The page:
However, the report could not identify the exact amounts that are safe to eat.
The same survey found that the average British adult eats 70 grams of red meat per day.
The report & # 39; Food, nutrition, exercise and cancer prevention & # 39; of the World Cancer Research Fund in 2007 also said that the link between red meat and the disease & # 39; convincing & # 39; is.
The NHS therefore recommends people who eat 90 grams or more of red meat a day and reduce their intake to 70 grams.
& # 39; So our study provides a more up-to-date insight that is relevant to today's meat consumption. & # 39;
The World Cancer Research Fund is already warning that there is strong evidence that eating processed meat causes colon cancer.
A series of studies conducted in recent years have established the link between the fatal disease and the regular eating of salami, bacon and ham.
Eating a lot of red meat, such as beef, lamb and pork, is also thought to increase the risk, according to the WCRF.
The World Health Organization classifies processed meat as carcinogenic and red meat that is probably carcinogenic.
In light of the evidence, the NHS and the American Institute of Cancer Research both advise that consumption is limited to around 70 g (2.4 oz) per day.
One slice of bacon typically weighs 31 g (1 oz), a sausage is approximately 66 g (2.3 oz) and a slice of ham 20 g (0.7 oz).
The latest study on meat and colon cancer, partially funded by Cancer Research UK, was published in the International Journal of Epidemiology.
Dr. Julie Sharp, CRUK & # 39; s chief health information, said: & # 39; The government guidelines for red and processed meat are general health advice.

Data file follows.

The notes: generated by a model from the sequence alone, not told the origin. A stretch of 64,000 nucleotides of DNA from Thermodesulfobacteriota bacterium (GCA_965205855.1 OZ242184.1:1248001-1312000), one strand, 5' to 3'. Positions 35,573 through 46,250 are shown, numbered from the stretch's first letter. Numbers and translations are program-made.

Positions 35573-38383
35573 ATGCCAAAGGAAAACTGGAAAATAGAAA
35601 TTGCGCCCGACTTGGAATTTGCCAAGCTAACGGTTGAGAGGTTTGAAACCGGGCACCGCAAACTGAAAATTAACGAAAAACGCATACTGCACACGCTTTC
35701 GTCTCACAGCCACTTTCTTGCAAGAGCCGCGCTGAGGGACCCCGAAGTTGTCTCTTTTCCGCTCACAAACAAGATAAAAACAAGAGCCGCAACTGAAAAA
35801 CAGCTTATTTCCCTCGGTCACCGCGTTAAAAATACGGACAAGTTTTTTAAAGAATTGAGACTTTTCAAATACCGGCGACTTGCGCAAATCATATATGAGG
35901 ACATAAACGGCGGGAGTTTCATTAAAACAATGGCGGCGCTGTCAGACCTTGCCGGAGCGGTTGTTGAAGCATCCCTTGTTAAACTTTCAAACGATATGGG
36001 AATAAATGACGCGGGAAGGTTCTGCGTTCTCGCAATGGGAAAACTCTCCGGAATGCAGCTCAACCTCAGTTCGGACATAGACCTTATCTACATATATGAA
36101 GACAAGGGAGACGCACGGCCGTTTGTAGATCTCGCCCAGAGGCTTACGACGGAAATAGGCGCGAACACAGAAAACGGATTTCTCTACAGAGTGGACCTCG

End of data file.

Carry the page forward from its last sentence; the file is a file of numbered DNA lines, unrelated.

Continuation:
& # 39; This study reminds you that the more you can reduce, the more you can reduce your chances of developing colon cancer.
& # 39; This does not necessarily mean that you have to completely cut red and processed meat, but you may want to think about simple ways to reduce how much you have and how often. & # 39;
Dr. Sharp added: “Although breaking down habits we've had for a long time can be difficult, it's never too late to make healthy changes to our diet.
& # 39; You could try to do meat-free Mondays, look for recipes with fresh chicken and fish, or trade meat for legumes such as beans and lentils in your usual meals. & # 39;
About 42,000 people are diagnosed with colon cancer in the UK every year, says Bowel Cancer UK.
And the deadly disease affects around 40 per 100,000 adults a year in the US, according to the National Cancer Institute.
WHAT WOULD A BALANCED DIET COULD LOOK LIKE?
Meals should be based on potatoes, bread, rice, pasta or other starchy carbohydrates, ideally whole grain, according to the NHS
• Eat at least 5 servings of a variety of fruits and vegetables every day. All fresh, frozen, dried and canned fruit and vegetables count
• Basic meals on potatoes, bread, rice, pasta or other starchy carbohydrates, ideally whole grain
• 30 grams of fiber per day: this is the same as eating all of the following: 5 servings of fruit and vegetables, 2 whole-grain breakfast cereal cookies, 2 thick slices of whole-grain bread and large baked potato with the skin on it
• Some dairy or dairy alternatives (such as soy drinks) opt for options for lower fat and lower sugars
• Eat beans, legumes, fish, eggs, meat and other proteins (including 2 portions of fish each week, one of which must be greasy)
• Choose unsaturated oils and lubricating oils and consume in small quantities
• Drink 6-8 cups / glasses of water per day
• Adults must have less than 6 g of salt and 20 g of saturated fat for women or 30 g for men per day
Source: NHS Eatwell Guide